Hippies, almost all of whom were white and middle-class, owed a lot to the Beat Generation. In the Fifties the writers Jack Kerouac and Allen Ginsberg promoted an alternative lifestyle outside the middle-class “rat race.” Like the Beats, hippies smoked marijuana, grew beards, indulged in a lot of sex, and rejected mainstream values, but the new generation also marked itself as distinct. Taking LSD in prodigious quantities, freaks preferred rock to jazz and wore bright-colored clothes. Far more numerous than the Beats, hippies dominated entire urban neighborhoods, such as the Haight-Ashbury in San Francisco and the East Village in New York. Unlike the gloomy Beats, hippies were exuberant. Large numbers made these youthful rebels optimistic that the entire society would eventually join the counterculture, and in a way it did.

At the heart, the counterculture was about three things: a search for authenticity, an insistence upon individualism, and a desire for community. Although hippies disagreed about many things, they shared a desire to be authentic. Being true to one’s self meant rejecting middle-class culture in order to “do your own thing.” A spiritual search was often part of the quest. Deeply suspicious of both society and government, freaks embraced individualism as a true expression of authenticity. However, this attitude left hippies feeling isolated and lonely, which explains why the love generation sought community. In the mid-Sixties communes popped up in cities. By the early Seventies rising rents, racial tensions, and crime drove hippies “back to the land.” Self-sufficient agriculture was a hard transition for children of the suburban middle class. Most communes failed when trust funds, parental checks, or welfare payments ran out. Hippie women bore a lot of children. Rural communes did enable residents to sort out their lives.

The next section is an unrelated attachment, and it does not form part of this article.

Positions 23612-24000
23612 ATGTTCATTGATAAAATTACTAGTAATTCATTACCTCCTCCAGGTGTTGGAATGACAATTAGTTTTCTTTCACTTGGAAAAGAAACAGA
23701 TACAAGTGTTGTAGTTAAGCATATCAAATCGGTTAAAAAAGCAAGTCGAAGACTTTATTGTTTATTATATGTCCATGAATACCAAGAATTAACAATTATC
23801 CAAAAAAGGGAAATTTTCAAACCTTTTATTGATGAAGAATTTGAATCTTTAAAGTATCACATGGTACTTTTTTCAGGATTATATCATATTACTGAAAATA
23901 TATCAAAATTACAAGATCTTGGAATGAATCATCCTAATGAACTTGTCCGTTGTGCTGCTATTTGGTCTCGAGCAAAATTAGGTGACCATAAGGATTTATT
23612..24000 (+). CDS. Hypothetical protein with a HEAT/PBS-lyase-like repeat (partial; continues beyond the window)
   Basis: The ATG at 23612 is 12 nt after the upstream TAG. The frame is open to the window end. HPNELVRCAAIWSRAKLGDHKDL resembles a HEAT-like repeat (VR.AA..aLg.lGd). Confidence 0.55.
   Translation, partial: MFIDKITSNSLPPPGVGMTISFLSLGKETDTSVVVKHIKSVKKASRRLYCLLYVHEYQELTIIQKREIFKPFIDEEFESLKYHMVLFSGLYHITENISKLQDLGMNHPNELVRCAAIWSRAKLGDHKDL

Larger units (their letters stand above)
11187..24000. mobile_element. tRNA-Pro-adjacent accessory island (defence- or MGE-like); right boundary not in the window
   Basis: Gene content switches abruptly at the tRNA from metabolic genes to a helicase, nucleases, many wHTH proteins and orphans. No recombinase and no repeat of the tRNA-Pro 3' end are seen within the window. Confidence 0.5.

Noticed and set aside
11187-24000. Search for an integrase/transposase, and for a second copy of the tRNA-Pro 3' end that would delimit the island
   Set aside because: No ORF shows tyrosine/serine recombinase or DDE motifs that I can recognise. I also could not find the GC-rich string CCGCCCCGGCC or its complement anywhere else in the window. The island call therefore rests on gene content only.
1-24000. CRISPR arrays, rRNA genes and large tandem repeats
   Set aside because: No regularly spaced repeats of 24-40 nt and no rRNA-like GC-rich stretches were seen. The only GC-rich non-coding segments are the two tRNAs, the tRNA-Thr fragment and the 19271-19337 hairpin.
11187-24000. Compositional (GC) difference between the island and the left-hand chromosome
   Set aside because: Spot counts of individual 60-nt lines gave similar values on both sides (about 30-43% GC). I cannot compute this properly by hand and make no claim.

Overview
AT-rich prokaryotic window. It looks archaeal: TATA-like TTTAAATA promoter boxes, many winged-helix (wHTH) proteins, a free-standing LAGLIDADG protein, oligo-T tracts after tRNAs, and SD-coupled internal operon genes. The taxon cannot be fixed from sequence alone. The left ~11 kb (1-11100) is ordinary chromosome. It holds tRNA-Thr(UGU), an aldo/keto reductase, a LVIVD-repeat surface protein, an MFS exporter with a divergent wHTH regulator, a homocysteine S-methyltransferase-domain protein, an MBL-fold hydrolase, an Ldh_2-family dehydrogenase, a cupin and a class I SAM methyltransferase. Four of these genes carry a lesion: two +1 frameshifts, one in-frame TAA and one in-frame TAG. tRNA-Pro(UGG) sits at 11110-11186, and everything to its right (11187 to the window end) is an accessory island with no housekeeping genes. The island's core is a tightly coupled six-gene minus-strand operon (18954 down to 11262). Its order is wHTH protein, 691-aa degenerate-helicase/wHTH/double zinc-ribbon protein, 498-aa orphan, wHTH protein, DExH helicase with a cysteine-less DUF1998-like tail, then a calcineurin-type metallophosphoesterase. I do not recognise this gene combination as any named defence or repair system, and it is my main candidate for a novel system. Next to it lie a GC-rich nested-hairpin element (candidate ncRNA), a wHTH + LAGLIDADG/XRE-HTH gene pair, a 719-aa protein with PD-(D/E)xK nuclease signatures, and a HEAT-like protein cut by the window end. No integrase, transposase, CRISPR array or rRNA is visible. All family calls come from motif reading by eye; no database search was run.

Psychedelic drugs and rock music were accompanied by the explosion of easy sex. More casual sexual mores, however, had been going on in American society for a hundred years, as evidenced by the growing divorce rate. Hippies merely accelerated the process. They declared their parents to be hypocrites for preaching traditional values while having many affairs. Free love would not have happened without the birth control pill. First sold in 1960, it took several years before single young women gained access. Once the risk of an unwanted pregnancy plummeted, the double standard ended. Hippie men declared that everyone should have sex with whomever they wanted whenever they wanted. In practice, this turned out to mean that hippie men indulged themselves, while women ended up discarded, heart-broken, and depressed. Eventually, many hippie women came to see free love as a male sexual fantasy that did not meet women’s needs. Some hippie women became feminists.

Continue reading at:  http://www.rawstory.com/2015/09/it-is-now-clear-that-the-hippies-won-the-culture-war/